moral agent


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moral agent

An individual or entity that is morally obligated or capable of acting with reference to right and wrong.
References in periodicals archive ?
A possible life [3] can deservedly enter into this relationship of mutual recognition that is the basis of morality, thereby earning the right to receive the justification of acts from other moral agents. The fact that mutual recognition is the motivational basis of morality and therefore decides the content of morality demands that the relationship be sufficiently broad and abstract.
All moral agents struggle with this question, implicitly or explicitly, throughout their lives.
That is, a moral agent should live virtuously and exhibit a virtuous character.
The ethical foundation to informed consent is that by gaining it, we show our respect for others as moral agents, and promote their personal autonomy-the ultimate aim of informed consent.
That is, perhaps he also needs to look more closely within the moral agent.
(9) If it turned out that Kaspar really did mean to say that moral transactions are restricted to transactions between moral agents, then it would seem that his attempt to provide something of a general metaphysical and metaethical analysis of moral relations will have become "tainted" by substantive moral presuppositions that conflict with the moral intuitions and commitments of many people.
A 'moral subject,' as Rowlands uses the term, is neither simply a moral patient (an object of moral concern) nor a full-blown moral agent (a subject capable of being held responsible for its actions).
While we might think that Sandler's position compels us to accord moral status to rocks as well as rabbits, Sandler attempts to avoid such sticky consequences by the addition of a second necessary condition: that some moral agent be obligated to consider the thing's own good.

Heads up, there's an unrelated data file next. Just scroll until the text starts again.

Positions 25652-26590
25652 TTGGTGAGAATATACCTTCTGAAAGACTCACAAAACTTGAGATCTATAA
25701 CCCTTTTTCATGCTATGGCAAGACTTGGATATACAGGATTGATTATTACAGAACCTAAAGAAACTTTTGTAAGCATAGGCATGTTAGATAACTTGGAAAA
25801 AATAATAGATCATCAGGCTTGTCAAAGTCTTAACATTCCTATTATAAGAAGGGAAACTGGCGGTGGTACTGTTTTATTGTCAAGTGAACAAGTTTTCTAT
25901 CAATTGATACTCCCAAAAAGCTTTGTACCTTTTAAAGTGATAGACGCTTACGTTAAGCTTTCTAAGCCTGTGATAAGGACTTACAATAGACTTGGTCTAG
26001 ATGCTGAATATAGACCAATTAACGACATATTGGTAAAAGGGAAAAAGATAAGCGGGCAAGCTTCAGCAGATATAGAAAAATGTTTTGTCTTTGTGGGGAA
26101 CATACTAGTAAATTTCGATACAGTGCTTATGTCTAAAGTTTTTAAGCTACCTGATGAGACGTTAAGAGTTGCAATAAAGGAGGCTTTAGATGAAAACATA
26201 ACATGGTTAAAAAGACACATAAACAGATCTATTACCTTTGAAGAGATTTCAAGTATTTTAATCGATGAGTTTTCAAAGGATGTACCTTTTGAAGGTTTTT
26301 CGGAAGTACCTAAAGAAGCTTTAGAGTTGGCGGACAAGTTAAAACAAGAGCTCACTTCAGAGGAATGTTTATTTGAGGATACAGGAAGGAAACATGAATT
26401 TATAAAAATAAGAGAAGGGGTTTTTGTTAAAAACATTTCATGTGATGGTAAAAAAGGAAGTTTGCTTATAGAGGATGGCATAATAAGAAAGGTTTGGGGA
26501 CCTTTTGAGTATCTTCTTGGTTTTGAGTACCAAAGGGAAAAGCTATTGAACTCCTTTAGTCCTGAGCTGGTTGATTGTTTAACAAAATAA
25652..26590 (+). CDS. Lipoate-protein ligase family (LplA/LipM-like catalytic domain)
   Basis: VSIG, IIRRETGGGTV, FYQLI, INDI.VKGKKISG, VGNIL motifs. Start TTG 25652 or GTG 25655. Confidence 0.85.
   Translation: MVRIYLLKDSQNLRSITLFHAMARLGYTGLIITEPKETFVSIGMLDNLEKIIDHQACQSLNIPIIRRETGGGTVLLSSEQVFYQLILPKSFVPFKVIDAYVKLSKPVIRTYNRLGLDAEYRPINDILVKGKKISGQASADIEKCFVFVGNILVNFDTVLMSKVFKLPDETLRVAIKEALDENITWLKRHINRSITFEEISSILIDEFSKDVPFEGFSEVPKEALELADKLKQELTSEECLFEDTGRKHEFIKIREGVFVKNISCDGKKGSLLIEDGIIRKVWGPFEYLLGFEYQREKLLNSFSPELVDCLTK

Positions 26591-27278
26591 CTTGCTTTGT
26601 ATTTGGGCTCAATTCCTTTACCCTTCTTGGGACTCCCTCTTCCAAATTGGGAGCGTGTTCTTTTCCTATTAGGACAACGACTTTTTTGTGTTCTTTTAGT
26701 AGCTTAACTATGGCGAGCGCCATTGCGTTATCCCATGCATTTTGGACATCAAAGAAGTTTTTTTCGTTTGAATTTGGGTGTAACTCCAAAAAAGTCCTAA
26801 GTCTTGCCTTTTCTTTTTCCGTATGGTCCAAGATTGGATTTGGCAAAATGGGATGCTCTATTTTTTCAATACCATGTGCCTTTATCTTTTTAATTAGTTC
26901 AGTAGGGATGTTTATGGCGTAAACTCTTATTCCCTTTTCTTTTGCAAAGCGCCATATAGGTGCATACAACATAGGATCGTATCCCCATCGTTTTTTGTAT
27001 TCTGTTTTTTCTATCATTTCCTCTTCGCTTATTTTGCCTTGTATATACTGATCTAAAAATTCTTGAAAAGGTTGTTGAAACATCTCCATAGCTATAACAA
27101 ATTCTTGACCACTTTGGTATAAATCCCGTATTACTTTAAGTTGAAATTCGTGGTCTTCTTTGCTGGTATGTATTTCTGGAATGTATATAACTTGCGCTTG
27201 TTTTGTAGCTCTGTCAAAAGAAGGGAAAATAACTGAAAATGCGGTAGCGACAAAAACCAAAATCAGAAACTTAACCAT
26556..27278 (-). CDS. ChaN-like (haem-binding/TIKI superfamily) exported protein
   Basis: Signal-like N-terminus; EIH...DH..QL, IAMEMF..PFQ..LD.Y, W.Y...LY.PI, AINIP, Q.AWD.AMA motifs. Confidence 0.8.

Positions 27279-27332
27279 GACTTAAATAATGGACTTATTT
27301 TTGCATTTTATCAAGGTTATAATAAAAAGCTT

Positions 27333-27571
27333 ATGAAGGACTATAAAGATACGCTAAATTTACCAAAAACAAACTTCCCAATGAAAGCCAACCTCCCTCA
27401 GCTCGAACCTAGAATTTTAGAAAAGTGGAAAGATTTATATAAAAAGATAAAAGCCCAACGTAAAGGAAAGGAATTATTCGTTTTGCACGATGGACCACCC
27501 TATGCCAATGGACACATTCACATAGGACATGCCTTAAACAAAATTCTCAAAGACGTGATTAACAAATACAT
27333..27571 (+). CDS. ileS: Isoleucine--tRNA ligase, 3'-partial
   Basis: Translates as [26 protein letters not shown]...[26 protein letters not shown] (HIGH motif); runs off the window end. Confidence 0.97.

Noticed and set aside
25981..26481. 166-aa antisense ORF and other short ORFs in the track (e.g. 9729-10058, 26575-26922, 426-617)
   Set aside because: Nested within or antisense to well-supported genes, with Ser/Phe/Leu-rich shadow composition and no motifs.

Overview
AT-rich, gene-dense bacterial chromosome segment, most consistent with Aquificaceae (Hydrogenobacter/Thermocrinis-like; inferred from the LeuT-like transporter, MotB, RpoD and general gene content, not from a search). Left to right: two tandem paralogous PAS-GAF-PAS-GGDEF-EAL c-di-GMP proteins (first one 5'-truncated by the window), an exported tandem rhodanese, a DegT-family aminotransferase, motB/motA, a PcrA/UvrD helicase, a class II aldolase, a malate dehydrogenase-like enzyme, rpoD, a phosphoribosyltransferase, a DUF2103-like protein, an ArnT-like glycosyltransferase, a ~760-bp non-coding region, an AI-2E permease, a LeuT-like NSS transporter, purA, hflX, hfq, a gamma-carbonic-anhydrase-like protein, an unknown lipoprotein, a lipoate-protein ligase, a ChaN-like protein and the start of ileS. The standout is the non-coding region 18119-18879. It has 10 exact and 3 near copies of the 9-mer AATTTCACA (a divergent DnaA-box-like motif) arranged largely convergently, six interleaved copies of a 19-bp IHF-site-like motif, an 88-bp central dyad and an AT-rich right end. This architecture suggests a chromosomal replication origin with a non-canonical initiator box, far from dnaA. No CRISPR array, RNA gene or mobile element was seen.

Though not specifically called out in any of the ad bellum or in bello criteria, society has traditionally assumed that a moral agent exists (or that at least an adequate level of moral agency can be assigned) in the application of lethal force.
Developing what he called an agent-based virtue ethics, Sparrow argued that what makes actions right or wrong is the character of the moral agent. Terraforming Mars indicates an ethically significant aesthetic insensitivity reminiscent of a remote hiker wantonly whacking a transient but beautiful set of icicles on a wintry day.
On this account moral agency is "the essence of personhood, a phenomenon that elicits sympathy, making fictional persons seem 'real.'" The claim is developed through consideration of Parolles, one of Shakespeare's less appealing characters, who achieves that status of a moral agent precisely by learning to read his own shameful predicament correctly.
By Aristotelian I mean that she is a moral agent, someone whose actions are based on decisions based on thought.